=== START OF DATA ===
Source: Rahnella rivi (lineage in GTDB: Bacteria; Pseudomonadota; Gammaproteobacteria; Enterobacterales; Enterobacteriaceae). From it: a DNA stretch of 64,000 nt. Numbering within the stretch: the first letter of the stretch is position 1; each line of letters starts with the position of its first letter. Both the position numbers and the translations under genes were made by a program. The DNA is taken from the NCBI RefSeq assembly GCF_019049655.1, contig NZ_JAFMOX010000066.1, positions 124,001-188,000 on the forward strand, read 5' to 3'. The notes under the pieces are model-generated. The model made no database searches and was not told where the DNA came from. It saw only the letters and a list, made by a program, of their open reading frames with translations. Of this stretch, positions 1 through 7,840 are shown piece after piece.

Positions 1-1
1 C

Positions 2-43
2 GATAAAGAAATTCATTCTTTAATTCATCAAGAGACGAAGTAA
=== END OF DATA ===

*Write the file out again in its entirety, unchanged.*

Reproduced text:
Source: Rahnella rivi (lineage in GTDB: Bacteria; Pseudomonadota; Gammaproteobacteria; Enterobacterales; Enterobacteriaceae). From it: a DNA stretch of 64,000 nt. Numbering within the stretch: the first letter of the stretch is position 1; each line of letters starts with the position of its first letter. Both the position numbers and the translations under genes were made by a program. The DNA is taken from the NCBI RefSeq assembly GCF_019049655.1, contig NZ_JAFMOX010000066.1, positions 124,001-188,000 on the forward strand, read 5' to 3'. The notes under the pieces are model-generated. The model made no database searches and was not told where the DNA came from. It saw only the letters and a list, made by a program, of their open reading frames with translations. Of this stretch, positions 1 through 7,840 are shown piece after piece.

Positions 1-1
1 C

Positions 2-43
2 GATAAAGAAATTCATTCTTTAATTCATCAAGAGACGAAGTAA